The Colorado Supreme Court has ruled that the Colorado Wage Act’s (the “Wage Act”) two- and three-year statutes of limitations do apply to claims brought by employees to recover unpaid wages and compensation upon termination. In Hernandez v. Ray Domenico Farms, Inc., several hourly agricultural workers sued their former employer for allegedly unpaid wages going back over the entire period of their employment (which in some cases spanned more than 20 years). The Supreme Court held as follows:
1. Terminated employees CAN sue to recover any wages and compensation owed at the time of termination—not just wages and compensation that become due and payable because of a separation (such as wages accrued but unpaid hourly wages and vacation time).
2. However, the statute of limitations for allegedly past-due wages begins to run on the date the wages first became due and payable—not on the date of separation.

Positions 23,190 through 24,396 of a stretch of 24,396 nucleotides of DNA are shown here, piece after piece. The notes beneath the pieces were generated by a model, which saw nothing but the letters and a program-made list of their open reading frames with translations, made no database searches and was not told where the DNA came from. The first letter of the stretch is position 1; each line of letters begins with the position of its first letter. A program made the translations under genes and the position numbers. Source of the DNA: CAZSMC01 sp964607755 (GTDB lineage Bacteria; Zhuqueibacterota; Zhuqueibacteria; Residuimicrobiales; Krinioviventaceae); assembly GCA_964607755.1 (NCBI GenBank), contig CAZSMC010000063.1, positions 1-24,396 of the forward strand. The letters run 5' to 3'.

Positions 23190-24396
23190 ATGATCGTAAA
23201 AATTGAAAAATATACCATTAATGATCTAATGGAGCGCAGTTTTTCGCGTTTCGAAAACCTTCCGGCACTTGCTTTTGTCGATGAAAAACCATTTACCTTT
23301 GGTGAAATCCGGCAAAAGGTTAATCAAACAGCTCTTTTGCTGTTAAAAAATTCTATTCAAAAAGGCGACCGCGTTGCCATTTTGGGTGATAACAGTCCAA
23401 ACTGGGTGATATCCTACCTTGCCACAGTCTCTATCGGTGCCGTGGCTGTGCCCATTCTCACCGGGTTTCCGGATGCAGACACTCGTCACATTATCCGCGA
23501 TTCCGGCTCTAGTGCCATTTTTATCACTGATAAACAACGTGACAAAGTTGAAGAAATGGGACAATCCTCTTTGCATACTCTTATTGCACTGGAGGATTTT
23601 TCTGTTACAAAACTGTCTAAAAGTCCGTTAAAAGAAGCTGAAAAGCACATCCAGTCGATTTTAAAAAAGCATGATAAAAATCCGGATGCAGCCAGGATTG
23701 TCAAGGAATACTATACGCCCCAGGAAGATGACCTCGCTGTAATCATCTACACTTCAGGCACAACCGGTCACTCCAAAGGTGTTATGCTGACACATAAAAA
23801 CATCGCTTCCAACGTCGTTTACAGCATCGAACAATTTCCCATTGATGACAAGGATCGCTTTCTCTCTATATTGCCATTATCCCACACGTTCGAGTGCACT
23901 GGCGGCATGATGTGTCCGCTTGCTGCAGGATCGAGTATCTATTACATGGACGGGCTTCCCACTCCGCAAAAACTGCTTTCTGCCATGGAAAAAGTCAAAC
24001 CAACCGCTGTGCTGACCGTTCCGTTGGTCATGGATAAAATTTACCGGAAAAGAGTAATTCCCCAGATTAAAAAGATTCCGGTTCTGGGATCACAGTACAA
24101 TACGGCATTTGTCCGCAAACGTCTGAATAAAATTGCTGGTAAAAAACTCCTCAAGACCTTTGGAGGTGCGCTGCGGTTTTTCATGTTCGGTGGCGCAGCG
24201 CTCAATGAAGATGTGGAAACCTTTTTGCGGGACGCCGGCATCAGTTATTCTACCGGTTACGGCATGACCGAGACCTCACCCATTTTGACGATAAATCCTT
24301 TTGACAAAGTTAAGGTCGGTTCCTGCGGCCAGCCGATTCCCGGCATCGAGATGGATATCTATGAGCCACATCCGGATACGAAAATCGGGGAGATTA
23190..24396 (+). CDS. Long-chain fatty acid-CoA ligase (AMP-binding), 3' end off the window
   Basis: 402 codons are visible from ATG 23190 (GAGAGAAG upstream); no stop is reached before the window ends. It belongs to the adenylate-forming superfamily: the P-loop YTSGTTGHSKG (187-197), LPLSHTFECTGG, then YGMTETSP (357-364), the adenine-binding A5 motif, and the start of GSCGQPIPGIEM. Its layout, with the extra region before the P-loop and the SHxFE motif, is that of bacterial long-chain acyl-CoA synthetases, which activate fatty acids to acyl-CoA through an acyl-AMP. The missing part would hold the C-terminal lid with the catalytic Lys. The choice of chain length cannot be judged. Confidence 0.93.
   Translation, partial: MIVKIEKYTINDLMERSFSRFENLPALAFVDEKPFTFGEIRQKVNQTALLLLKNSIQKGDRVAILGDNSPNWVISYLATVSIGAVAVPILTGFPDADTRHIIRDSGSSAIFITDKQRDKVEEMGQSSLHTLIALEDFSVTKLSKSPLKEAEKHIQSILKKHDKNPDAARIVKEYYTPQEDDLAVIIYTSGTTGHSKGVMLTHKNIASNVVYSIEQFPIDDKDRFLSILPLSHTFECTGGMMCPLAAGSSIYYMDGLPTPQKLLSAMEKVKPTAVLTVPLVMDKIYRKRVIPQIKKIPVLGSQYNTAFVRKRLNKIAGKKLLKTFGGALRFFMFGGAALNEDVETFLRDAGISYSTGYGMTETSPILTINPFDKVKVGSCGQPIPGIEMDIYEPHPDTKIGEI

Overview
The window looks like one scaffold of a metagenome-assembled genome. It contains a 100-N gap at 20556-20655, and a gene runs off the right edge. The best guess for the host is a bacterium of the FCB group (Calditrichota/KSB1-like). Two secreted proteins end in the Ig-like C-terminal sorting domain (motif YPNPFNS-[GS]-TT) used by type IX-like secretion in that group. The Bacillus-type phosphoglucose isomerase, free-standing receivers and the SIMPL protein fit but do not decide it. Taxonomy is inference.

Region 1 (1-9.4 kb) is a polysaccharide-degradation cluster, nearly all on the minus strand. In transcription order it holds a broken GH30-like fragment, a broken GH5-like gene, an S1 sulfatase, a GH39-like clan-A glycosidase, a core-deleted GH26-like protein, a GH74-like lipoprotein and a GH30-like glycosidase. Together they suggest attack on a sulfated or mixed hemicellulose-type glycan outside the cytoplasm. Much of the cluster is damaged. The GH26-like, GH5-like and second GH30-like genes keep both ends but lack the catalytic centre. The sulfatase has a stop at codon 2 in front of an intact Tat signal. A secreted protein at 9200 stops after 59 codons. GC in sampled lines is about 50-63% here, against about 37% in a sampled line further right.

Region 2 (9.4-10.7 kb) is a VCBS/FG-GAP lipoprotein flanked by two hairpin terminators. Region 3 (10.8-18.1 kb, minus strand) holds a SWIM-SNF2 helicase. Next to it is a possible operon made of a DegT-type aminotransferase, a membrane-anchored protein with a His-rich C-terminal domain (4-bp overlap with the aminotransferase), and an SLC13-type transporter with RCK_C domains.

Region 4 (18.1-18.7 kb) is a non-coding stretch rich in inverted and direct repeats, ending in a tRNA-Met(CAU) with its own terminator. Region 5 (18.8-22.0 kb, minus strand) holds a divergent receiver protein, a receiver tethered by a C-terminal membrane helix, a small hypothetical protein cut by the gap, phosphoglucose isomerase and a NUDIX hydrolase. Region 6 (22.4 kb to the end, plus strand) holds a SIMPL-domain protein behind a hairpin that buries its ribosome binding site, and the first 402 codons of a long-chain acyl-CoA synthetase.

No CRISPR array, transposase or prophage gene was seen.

As a result, terminated employees in Hernandez could not sue to recover all wages due over the course of their employment, but instead were limited to claims for the two years preceding termination (or three years in the case of willful violations of the Wage Act).
The Colorado Supreme Court’s decision clarifies that terminated employees are subject to the Wage Act’s two- and three-year limitations periods, and gives assurance that employers need not litigate long-stale wage claims for which evidence and witnesses are no longer available. Employers with questions about what wages must be paid upon termination are encouraged to consult their employment attorney.
 Hernandez v. Ray Domenico Farms, Inc., Colo. Supreme Court Case No. 17SA77, 2018 WL 1146468 (Colo. 2018).
 The Colorado Supreme Court considered the Hernandez case as a certified question of law from the United States District Court for the District of Colorado. See Hernandez, 2018 WL 1146468.
 See C.R.S. § 8-4-122 (setting two-year statute of limitations generally, and three-year statute of limitations in the case of willful violations of the Wage Act).